kyle8 March 29, 2011 at 9:33 pm

Cearly in the case of California, unfunded mandates are not the major problem. The main problem has been all over the news lately, in case you missed it, it is rising pension and health insurance payments that are totally unrealistic.

They make up the vast part of the rapidly rising expenditure in many of the worst hit states.

dan March 30, 2011 at 2:17 am

Imagine that!!!! Get hired at 20… retire at 40-45…collect the retirement…get rehired by a different classification and collect a pension and a paycheck. Then a new generation is hired while the second is collecting retirement. by the time the first generation is 65, there are two generations collecting pensions and one hired at the position making up for 3 payments in association for the same job position.

Methinks1776 March 29, 2011 at 4:24 pm

Oh, goodness! How can spending ever be a problem? It’s saving that’s evil.

Greeneyeshade March 29, 2011 at 4:46 pm

You ever see that TV show about hoarders?

They could come in my state capital and do “spenders”.

Seth March 29, 2011 at 9:54 pm

I think that is a great idea.

SaulOhio March 29, 2011 at 5:10 pm

But but but but…

But our deficits are caused by TAX CUTS! Everyone knows this!

W.E. Heasley March 29, 2011 at 8:57 pm

Oh no, way to go, Ohio!

vikingvista March 30, 2011 at 1:33 am

Well, deficit spending does increase public appetite for government spending. Cato has published an interesting plot showing such a demand curve. However, the flip side of that correlation is that the more governments spend, the more indebted they are and the more financial problems they have.

That is to say, if increased taxes do anything to reduce deficits, it is by decreasing the appetite for government spending.

JohnK March 30, 2011 at 9:00 am

“Citizens! In all times, two political systems have been in existence, and each may be maintained by good reasons. According to one of them, Government ought to do much, but then it ought to take much. According to the other, this two-fold activity ought to be little felt. We have to choose between these two systems. But as regards the third system, which partakes of both the others, and which consists in exacting everything from Government, without giving it anything, it is chimerical, absurd, childish, contradictory, and dangerous. Those who parade it, for the sake of the pleasure of accusing all governments of weakness, and thus exposing them to your attacks, are only flattering and deceiving you, while they are deceiving themselves. ”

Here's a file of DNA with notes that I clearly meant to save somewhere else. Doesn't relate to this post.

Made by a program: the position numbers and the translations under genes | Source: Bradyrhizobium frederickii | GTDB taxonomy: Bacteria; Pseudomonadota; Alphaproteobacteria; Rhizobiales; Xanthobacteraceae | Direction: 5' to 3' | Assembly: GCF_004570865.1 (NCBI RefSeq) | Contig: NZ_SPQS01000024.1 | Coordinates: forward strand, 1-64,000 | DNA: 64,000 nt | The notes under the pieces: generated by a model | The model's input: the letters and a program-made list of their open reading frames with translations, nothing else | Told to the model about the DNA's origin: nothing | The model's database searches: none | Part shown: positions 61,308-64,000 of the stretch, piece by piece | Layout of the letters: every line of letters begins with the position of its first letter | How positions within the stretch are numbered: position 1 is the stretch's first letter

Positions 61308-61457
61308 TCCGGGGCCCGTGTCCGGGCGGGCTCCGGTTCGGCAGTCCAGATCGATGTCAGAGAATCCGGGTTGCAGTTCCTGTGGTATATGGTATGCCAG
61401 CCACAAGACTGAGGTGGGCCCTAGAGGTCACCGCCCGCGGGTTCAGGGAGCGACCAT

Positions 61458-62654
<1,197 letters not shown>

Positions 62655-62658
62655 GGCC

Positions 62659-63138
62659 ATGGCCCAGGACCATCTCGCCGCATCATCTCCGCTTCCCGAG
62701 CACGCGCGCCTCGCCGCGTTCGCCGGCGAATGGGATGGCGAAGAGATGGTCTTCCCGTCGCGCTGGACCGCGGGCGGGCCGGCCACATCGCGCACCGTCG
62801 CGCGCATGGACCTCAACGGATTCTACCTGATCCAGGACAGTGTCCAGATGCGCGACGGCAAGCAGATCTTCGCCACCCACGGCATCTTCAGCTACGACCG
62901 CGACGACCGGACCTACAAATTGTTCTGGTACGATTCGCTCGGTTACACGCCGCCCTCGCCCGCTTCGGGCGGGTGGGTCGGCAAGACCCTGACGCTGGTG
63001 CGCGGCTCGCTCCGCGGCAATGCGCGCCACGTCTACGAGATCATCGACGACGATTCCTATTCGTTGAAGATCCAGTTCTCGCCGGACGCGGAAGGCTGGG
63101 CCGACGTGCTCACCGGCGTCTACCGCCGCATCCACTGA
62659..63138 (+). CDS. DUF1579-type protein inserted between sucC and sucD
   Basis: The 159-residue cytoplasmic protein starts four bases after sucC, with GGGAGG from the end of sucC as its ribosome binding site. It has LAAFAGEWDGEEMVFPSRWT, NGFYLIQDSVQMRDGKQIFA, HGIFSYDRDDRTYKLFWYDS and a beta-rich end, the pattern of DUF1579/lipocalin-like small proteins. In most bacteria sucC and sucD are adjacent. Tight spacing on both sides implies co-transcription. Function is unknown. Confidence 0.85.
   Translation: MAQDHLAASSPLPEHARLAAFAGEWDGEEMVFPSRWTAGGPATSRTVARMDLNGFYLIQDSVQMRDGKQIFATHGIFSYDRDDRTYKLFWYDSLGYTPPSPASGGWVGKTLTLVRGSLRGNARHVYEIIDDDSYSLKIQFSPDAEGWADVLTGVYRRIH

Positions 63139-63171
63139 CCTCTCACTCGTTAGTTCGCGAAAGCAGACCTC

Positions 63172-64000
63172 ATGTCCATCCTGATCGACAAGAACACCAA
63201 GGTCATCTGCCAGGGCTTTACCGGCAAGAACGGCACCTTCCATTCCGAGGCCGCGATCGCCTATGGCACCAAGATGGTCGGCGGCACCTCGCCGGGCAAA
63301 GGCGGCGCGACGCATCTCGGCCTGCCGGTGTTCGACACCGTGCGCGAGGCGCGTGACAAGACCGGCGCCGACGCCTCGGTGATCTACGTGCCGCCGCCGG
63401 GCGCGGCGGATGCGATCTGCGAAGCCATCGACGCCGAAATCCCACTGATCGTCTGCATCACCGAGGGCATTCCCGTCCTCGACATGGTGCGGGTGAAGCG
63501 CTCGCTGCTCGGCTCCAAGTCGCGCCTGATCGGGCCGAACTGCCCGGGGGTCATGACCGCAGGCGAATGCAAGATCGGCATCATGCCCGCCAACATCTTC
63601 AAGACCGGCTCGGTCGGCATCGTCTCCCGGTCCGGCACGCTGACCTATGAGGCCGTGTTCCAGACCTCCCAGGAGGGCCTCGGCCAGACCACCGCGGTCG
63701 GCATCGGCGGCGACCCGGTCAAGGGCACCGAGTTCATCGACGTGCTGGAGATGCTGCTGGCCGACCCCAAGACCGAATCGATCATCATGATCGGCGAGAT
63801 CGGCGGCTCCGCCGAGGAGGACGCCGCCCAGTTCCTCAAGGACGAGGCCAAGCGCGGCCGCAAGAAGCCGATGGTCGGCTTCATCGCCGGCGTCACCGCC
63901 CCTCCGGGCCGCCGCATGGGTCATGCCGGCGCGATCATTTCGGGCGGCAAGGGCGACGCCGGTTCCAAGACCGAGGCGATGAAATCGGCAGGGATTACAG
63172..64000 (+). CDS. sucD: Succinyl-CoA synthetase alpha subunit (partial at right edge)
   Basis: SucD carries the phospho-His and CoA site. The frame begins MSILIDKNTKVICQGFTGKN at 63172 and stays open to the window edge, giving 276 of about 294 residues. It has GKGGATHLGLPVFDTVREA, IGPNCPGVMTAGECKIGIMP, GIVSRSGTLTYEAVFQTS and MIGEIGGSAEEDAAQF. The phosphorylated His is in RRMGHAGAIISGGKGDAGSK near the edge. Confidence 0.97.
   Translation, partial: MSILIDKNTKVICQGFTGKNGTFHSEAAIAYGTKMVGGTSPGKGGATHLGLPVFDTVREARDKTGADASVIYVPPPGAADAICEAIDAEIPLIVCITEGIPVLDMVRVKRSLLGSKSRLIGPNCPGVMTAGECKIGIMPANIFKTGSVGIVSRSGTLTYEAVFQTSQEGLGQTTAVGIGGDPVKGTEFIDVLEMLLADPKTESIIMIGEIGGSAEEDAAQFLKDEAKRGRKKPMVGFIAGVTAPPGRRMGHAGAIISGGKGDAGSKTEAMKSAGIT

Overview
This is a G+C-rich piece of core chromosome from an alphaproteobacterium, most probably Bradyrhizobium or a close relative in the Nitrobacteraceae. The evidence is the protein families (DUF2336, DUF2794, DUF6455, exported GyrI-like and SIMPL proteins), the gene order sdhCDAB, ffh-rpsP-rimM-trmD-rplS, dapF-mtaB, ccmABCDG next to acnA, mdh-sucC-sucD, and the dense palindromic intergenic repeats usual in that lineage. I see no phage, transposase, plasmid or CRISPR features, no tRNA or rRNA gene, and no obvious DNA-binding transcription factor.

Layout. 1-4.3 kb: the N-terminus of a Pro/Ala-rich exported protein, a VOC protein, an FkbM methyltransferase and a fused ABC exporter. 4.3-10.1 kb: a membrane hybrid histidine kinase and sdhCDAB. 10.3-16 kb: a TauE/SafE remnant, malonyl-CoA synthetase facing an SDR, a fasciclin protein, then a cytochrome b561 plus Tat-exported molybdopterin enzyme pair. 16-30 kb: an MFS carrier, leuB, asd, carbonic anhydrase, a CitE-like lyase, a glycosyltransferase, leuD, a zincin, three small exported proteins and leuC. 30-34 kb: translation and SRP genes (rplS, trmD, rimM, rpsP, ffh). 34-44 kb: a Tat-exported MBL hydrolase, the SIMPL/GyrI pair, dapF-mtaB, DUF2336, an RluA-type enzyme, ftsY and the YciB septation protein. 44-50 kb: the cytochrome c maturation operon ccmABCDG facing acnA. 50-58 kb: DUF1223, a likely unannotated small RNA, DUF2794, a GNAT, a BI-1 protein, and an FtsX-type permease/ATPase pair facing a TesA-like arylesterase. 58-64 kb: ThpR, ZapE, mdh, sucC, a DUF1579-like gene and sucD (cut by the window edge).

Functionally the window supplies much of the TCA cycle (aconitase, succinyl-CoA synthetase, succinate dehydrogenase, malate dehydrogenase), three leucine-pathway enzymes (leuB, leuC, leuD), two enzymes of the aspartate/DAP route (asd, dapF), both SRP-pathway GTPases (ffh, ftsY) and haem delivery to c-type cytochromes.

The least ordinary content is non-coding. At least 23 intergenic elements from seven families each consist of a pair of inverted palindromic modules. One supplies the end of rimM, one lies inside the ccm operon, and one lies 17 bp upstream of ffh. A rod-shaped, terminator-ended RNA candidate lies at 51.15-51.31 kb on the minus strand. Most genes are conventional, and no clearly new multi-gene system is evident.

Seems the third system has won.

SweetLiberty March 29, 2011 at 5:36 pm

Savings IS evil – made so by Bernanke “printing” away the dollar’s value and keeping interest rates artificially low.

As for tax cuts, Leslie Stahl of 60 minutes can tell you that the real problem isn’t cutting taxes – it’s shackling those wicked CEO’s to their American desks instead of allowing them to operate from other nations. For some anti-American reason, corporate tax rates well under our 35% are appealing to some investors and businessmen. Go figure.


vikingvista March 30, 2011 at 1:41 am

A common criticism made of those who advocate lowering the corporate tax, is to say that corporations don’t pay any corporate tax. It’s the same kind of argument as those fighting to prevent government subsidies to the CPB by arguing that the CPB doesn’t need them.

And these are college educated adults, not 4th graders.

vikingvista March 30, 2011 at 2:26 am


It’s the same kind of argument as those fighting to prevent *CUTTING* government subsidies to the CPB by arguing that the CPB doesn’t need them.

Dr. T March 29, 2011 at 6:38 pm

Dr. Perry implies that the record high state and local tax revenues are due, at least partly, to economic improvements. But, more than half of the upward slope results from inflation. Much of the remaining upward slope is due to our 26% population increase from 1988 to 2010. The remaining increase results from state and local governments adding new taxes and increasing the amounts or the rates of existing taxes.

An important point is that state and local government spending, especially in recent years, has exceeded revenues. State and local government debts and obligations (mostly pensions) are at record high levels (even after adjusting for inflation and increased population).